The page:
Vacation books come with a lot of pressure. The book has to be entertaining, fun and easily picked up and put down. I believe these books are commonly called “beach reads” in marketing material, but I live near enough to the beach that any book I'm reading could become a beach read. The beach isn't that far away. A vacation book, however, is a book that will happily entertain me for a few hours, but will also allow me to put the book down and go do things with my family without too much of the “just five more pages, no, really, just five more” feeling of urgency.
I am shaking my head at myself for building all these expectations on books for vacation, I assure you.
Vacation reading for me is always comprised of books that I know I'm going to really enjoy, that I've been waiting to read, and that I cannot wait to begin. Starting those books is a signal to my brain: “See this book? This book means you are ON VACATION.” I mentioned earlier that I read these books without the expectation of review, but nine times out of 10, I will review them because I enjoy them so much I have to share that giddy reading feeling with everyone.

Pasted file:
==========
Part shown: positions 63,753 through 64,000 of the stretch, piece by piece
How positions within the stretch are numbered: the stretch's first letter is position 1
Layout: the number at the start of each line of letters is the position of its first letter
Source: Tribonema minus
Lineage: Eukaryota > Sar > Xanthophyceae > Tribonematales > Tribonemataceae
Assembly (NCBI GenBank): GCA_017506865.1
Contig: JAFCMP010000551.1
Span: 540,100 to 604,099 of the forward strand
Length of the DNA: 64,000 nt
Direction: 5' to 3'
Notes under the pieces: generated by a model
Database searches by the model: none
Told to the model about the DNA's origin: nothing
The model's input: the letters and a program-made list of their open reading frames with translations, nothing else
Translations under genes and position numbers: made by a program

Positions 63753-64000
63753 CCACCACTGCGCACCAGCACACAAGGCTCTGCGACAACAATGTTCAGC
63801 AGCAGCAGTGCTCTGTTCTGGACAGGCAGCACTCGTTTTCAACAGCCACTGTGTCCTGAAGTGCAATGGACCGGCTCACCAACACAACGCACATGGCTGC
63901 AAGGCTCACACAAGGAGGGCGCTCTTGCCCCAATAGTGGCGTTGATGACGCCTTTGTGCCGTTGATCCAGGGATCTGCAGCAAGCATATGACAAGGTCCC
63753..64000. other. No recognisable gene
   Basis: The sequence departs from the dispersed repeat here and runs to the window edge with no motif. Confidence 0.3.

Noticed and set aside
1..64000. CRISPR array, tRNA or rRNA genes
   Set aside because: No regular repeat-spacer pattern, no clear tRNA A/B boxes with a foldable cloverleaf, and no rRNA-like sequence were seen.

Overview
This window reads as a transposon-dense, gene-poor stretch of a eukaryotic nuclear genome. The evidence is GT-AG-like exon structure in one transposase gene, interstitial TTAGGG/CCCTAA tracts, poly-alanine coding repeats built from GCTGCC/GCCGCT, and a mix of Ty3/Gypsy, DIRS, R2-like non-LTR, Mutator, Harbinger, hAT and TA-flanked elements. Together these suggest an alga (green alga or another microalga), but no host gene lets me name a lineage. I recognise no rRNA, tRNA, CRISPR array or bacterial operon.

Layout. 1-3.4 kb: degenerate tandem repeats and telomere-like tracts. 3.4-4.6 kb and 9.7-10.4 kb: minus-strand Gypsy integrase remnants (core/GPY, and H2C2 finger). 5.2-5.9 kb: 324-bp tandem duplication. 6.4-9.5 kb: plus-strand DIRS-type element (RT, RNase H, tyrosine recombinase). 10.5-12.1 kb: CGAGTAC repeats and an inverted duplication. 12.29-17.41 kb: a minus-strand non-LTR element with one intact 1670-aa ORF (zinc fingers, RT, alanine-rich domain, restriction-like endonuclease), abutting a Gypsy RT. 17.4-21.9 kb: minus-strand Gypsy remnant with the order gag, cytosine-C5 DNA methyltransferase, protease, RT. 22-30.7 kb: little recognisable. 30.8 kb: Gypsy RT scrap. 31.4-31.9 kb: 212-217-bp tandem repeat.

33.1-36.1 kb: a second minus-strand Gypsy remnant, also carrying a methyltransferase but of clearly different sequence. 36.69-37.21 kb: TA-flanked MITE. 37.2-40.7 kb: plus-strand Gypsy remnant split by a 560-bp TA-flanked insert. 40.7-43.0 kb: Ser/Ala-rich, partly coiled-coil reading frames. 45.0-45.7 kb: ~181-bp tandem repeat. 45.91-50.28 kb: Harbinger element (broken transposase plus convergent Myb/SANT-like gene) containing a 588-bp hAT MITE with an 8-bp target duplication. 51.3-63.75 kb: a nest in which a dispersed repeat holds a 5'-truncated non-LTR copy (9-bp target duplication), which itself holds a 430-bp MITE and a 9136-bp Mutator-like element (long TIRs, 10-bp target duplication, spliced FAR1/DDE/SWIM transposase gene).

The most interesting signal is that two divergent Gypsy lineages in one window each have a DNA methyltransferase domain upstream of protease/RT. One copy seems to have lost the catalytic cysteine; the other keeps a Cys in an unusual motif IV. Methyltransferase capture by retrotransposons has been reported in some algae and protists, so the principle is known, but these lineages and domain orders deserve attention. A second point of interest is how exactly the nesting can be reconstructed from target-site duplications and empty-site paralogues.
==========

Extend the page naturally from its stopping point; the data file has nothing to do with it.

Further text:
What are your favorite vacation reads? Any recomendations?
Want some books on sale? You can has!
First, just about all the digitally released Georgette Heyer books are $2.99 right now at Amazon | BN | Sony | Kobo | All Romance eBooks. I asked for recommendations on Twitter, and have collected them all in a Storify, should you be looking for ideas of what to buy!
And, more ebooks on sale!
- Pleasures of the Night by Sylvia Day * $2.99 * A | BN | K | S | ARe
Heat of the Night by Sylvia Day * $1.99 * A | BN | K | S | ARe
- Darker Still by Leanna Renee Hieber * $1.59-$1.99 * A | BN | K | S |
- Embrace by Jessica Shirvington * $2.99 * A | BN | K | S | ARe
The Night is Mine by ML Buchman * $1.99 * A | BN | K | S | ARe
- Midnight on Julia Street by Ciji Ware * $1.99 * A | BN | K | S | ARe
Hold Me Closer, Necromancer by Lish McBride * $
0.00$2.99 * A | BN | K | S | ARe
Love Me With Fury by Janelle Taylor * $3.82-$4.99 * A | BN | K | S | ARe
- Sugar Rush by Donna Kauffman * $3.99 * A | BN | K | S | ARe
- Lord and Lady Spy by Shanna Galen * $.99-$1.99 * A | BN | K | S | ARe